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Everlasting Train Robberies

April 26, 2022 by FreightCenter
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For the first time in a few decades, Americans are actually tuning in to logistics news.  Heck, for the first time in a few generations, at least half the population even knows what the term “logistics” actually means. 

So, that’s good news… maybe.

The rest of the news that you hear about logistics is far from good, though, and lately, it’s gotten even worse.  The latest story is about an intermodal train derailment of cargo containers. 

EASY PICKIN’

Apparently, a train carrying cargo containers full of goodies derailed in the worst possible place that it could – in the middle of a high concentration of homeless people, in downtown Los Angeles.  Once the rail workers were gone, thieves brought in bolt cutters and began opening up cargo containers, throwing out boxes and pilfering all of the electronics and things they could easily sell on the Internet.

Once the good stuff was commandeered, the tracks were littered with empty boxes, alongside children’s toys, medical supplies, pet accessories, and miscellaneous items of value to anyone but small subsets of the population. 

While to many this looks like a random occurrence or just bad luck, the truth is that it is actually much more organized.

If ever there was an indication of how things are going in America, this is it.

The truth is that these cargo thefts are more likely ORGANIZED train robberies, and this most recent act of breaking into cargo containers is only news now due to the overwhelming amount of media coverage that the global supply chain is getting, overall.

THE PORTS 

LA-ports-1The ports of Los Angeles and Long Beach, which together form America’s busiest shipping complex and serve as a key gateway for imported goods from Asia, have struggled with a significant backlog that’s left dockyards crowded with towering containers and dozens of ships at anchor waiting to unload.

And waiting by the fences for everyone to go home are thieves who are getting more organized at targeting, warehousing, and selling goods they’ve grabbed.

Luis Rosas, who makes about $20 an hour working for a company subcontracted by Union Pacific to salvage items from the tracks in the Los Angeles area, said thieves use bolt cutters to break the locks on the containers and load up vans or trucks with the stolen merchandise.  From there, the thieves take them to warehouses and storage units for processing and selling on the Internet, on (apparently) legitimate e-commerce websites.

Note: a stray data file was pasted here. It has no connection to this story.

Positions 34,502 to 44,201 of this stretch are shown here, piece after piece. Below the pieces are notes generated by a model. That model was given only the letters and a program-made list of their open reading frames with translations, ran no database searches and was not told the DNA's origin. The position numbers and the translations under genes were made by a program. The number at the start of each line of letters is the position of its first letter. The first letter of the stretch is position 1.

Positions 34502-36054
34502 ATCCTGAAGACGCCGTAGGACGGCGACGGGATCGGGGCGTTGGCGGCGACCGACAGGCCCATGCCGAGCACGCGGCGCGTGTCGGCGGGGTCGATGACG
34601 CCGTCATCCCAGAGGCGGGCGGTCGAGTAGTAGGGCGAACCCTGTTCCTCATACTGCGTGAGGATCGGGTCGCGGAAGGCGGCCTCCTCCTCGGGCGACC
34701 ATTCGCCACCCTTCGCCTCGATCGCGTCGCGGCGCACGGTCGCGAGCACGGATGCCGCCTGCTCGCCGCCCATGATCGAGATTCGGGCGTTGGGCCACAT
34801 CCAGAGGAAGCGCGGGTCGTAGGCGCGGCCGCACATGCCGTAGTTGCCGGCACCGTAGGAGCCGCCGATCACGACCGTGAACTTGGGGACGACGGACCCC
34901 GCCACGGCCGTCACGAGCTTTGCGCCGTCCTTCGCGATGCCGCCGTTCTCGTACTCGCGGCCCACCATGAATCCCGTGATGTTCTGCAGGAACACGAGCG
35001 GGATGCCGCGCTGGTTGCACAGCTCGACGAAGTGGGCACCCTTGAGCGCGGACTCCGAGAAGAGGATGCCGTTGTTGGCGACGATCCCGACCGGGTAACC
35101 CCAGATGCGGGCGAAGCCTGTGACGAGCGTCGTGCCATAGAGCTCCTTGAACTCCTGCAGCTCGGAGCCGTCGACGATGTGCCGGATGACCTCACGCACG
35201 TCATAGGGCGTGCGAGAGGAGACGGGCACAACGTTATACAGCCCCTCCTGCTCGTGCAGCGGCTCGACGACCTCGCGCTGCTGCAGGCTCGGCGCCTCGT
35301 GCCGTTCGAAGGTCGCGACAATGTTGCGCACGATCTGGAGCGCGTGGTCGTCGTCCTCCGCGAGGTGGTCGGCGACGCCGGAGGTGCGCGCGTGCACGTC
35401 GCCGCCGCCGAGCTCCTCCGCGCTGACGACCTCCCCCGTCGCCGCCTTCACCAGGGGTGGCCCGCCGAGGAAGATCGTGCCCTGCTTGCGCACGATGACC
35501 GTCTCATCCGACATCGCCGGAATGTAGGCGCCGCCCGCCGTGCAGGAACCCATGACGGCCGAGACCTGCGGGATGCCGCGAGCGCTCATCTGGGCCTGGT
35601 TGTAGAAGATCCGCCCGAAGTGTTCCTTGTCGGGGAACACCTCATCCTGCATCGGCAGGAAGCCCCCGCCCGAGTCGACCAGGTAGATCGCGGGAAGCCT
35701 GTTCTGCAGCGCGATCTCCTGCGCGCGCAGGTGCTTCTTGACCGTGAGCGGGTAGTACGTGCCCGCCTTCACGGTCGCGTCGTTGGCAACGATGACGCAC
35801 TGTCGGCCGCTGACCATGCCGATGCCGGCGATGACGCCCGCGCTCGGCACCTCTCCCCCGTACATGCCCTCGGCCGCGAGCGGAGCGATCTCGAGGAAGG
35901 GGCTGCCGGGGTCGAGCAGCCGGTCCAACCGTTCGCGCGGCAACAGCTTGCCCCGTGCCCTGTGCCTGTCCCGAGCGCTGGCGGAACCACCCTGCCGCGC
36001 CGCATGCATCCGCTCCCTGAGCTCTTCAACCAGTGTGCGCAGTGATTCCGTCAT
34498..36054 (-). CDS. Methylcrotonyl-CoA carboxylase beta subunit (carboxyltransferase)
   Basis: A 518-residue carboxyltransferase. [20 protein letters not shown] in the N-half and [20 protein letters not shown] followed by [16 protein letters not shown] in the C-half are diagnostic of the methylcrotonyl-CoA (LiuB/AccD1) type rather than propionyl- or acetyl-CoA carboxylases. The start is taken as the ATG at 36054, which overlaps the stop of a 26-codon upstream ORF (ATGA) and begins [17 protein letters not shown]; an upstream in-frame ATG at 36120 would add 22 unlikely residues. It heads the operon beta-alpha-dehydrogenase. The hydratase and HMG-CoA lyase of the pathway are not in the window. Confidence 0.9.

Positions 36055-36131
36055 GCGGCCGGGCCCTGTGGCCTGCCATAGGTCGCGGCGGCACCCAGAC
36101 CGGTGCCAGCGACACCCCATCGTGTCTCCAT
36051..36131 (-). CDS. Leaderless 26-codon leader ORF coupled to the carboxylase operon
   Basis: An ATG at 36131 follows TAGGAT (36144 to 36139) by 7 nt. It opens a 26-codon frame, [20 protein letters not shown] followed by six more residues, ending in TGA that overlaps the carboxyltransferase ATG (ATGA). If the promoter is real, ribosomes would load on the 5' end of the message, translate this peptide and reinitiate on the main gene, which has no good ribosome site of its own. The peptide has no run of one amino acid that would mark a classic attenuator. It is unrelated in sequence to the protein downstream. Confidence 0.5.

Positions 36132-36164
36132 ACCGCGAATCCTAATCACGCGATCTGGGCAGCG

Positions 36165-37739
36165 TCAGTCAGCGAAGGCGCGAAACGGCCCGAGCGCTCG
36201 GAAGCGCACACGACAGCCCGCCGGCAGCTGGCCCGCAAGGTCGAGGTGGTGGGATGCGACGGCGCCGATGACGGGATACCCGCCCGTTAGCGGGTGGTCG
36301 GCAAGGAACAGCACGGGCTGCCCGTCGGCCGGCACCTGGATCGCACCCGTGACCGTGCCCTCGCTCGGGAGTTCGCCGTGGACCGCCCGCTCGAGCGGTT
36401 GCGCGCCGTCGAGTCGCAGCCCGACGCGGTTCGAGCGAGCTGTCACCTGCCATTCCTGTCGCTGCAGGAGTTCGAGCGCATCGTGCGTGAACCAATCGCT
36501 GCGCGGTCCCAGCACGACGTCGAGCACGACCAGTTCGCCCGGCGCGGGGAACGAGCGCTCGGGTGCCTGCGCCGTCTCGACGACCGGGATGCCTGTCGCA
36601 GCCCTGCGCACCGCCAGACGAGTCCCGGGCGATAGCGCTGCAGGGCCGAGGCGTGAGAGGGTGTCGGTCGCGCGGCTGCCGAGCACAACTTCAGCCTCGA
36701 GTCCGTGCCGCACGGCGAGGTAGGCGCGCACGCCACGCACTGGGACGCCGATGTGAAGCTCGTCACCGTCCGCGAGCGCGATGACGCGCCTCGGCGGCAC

WHO’S AT FAULT?

Union Pacific says criminal rail theft in LA has risen 160% since December 2020, and that $5 million worth of its own property has been stolen from its rail lines. Law enforcement and the company are finger-pointing at eachother.

Union Pacific complained to the City of LA last month that police aren’t monitoring the railways and that prosecutors are letting people arrested in railcars off with misdemeanors.

The LA District Attorney shot back that criminal cases involving Union Pacific as a victim have fallen in the last two years from 78 to 47.

It is very telling that other major railroad operations in the area are not facing the same level of theft at their facilities as UP,” LA DA George Gascó wrote to the company. “My Office is not tasked with keeping your sites secure.

The packages being stolen belong to multiple courier companies but are carried singularly on the railroad by Union Pacific, which operates in 23 states.

The Los Angeles Police Department (LAPD) has been hit by record numbers of resignations and COVID-19 has seen its staff numbers attrited, but the department told the Wall Street Journal that Union Pacific’s problems were of its own making. The railway operator has downsized its security staff to six people, Police Capt. German Hurtado told WSJ and the LAPD through its efforts had arrested over 125 people since August.

With very little resistance, cargo thefts are highly likely to continue.

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